• Dobrynin, Denis; Jarlebring, Natalya Yakusheva; Mustalahti, Irmeli; Sotirov, Metodi; Kulikova, Elena; Lopatin, Eugene (2021)
    With 20% of the world's forests, Russia has global potential in bioeconomy development, biodiversity conservation and climate change mitigation. However, unsustainable forest management based on 'wood mining' reduces this potential. Based on document analysis, participant observations and interviews, this article shows how non-state actors-environmental NGOs and forest companies-address forest resource depletion and primary forest loss in Russia. We analyse two key interrelated forest discourses driven by non-state actors in Russia: (1) intensive forest management in secondary forests as a pathway towards sustained yield and primary forest conservation; (2) intact forest landscapes as a priority in primary forest conservation. We illustrate how these discourses have been integrated into policy debates, institutions and practices and discuss their relation to relevant global discourses. The article concludes that despite successful cases in conserving intact forest landscapes, there is still a frontier between sustainable forest management discourses and forestry practice in Russia.
  • D'amato, Dalia; Droste, Nils; Winkler, Klara; Toppinen, Anne (2019)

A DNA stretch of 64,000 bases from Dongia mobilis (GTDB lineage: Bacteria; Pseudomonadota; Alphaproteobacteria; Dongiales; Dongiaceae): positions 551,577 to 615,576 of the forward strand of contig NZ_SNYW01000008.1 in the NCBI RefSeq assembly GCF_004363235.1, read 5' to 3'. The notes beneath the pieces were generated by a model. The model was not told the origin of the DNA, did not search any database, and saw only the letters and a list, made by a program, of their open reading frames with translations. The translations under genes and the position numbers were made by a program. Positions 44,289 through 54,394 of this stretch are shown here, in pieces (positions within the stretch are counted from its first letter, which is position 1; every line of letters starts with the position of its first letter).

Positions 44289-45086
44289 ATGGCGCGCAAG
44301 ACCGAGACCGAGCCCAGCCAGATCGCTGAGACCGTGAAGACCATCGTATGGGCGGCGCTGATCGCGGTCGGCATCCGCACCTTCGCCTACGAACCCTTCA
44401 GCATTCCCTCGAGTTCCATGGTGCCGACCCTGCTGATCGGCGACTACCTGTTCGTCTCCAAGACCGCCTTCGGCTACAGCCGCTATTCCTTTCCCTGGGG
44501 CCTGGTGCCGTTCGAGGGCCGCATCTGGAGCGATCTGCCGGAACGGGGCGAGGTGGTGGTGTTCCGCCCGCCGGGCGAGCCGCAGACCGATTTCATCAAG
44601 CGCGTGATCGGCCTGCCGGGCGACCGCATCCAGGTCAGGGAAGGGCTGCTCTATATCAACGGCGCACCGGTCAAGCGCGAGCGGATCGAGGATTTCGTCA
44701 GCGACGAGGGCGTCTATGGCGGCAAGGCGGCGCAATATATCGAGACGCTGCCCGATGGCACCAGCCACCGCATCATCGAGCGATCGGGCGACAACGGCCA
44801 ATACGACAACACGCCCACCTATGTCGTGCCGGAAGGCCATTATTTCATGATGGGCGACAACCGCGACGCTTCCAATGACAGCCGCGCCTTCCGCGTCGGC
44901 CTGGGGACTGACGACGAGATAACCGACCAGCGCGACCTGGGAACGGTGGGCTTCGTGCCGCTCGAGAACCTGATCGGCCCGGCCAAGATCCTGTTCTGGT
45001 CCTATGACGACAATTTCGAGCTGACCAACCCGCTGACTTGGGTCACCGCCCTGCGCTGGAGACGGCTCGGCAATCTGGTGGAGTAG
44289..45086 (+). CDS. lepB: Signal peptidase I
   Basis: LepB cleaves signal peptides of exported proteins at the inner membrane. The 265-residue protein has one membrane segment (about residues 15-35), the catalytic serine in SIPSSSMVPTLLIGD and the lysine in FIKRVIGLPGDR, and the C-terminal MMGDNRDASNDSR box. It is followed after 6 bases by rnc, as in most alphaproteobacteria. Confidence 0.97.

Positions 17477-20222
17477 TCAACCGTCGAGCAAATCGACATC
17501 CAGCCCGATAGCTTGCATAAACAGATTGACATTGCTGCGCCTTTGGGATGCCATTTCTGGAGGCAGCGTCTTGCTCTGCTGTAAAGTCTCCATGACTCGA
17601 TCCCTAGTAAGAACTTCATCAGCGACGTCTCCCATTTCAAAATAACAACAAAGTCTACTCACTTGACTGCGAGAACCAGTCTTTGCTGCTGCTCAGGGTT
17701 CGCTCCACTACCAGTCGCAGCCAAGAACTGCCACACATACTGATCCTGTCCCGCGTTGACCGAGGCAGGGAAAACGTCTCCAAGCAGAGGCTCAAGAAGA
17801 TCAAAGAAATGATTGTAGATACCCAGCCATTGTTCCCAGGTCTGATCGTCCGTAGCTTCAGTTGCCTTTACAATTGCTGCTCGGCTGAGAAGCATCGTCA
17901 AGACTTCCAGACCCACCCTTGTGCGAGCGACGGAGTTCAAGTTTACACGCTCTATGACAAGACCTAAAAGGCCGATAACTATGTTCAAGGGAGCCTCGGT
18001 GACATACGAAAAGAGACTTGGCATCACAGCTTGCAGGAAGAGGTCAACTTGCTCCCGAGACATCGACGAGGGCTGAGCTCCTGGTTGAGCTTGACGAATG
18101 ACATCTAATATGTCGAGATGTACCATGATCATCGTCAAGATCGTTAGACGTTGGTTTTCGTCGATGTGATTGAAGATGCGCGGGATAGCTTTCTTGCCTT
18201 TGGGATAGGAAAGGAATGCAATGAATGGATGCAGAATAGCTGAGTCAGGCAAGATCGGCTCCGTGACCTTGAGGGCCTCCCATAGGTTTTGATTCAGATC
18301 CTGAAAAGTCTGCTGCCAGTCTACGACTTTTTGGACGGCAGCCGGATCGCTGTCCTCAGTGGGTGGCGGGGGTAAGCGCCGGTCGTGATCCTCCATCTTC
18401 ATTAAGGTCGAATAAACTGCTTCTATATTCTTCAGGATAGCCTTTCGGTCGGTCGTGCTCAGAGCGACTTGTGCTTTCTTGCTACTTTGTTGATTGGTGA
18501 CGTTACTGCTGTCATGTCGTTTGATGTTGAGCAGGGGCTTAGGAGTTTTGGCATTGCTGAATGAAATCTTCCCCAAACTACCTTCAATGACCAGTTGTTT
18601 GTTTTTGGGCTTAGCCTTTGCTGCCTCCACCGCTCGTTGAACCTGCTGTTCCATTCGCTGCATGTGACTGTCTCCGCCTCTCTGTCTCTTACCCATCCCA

The continuous emergence of new ideas and terms simultaneously enables and impedes the advancement of sustainability, because of an increasingly complex conceptual landscape. This study aims at highlighting combinations of sustainability concepts (circular, green and bioeconomy) and of development models (growth, steady-state, degrowth) which selected researchers have considered priorities for pursuing sustainability transformations. Thirteen leading scholars working on sustainability issues were asked to rank 36 statements describing activities related to either circular, green, bio, growth, steady-state or degrowth economy. Using Q methodology, an exploratory approach to the identification of shared or diverging opinions, three archetypical perspectives were identified across the respondents: 1. circular solutions towards economic-environmental decoupling in a degrowth perspective; 2. a mix of circular and green economy solutions; 3. a green economy perspective, with an emphasis on natural capital and ecosystem services, and critical towards growth. Economic growth was perceived negatively across all perspectives, in contrast to the current lack of political and societal support for degrowth ideas. Neither did bioeconomy-oriented activities have support among the participating researchers, even though half of the respondents were working with bioeconomy issues, which are currently high on the political agenda. The lack of support for pro-growth and bioeconomy solutions are unexpected results given the current political discourses. While the results are not to be generalised beyond the sample, they provide valuable orientation for emerging and under-investigated research and policy directions. If bioeconomy policies are to be implemented on a broader scale, it seems worthwhile evaluating the acceptability of the bioeconomy agenda among various societal actors. Furthermore, our results point to the (still under-explored) potential of formulating synergic circular, green and bioeconomy policies, possibly without a focus on economic growth.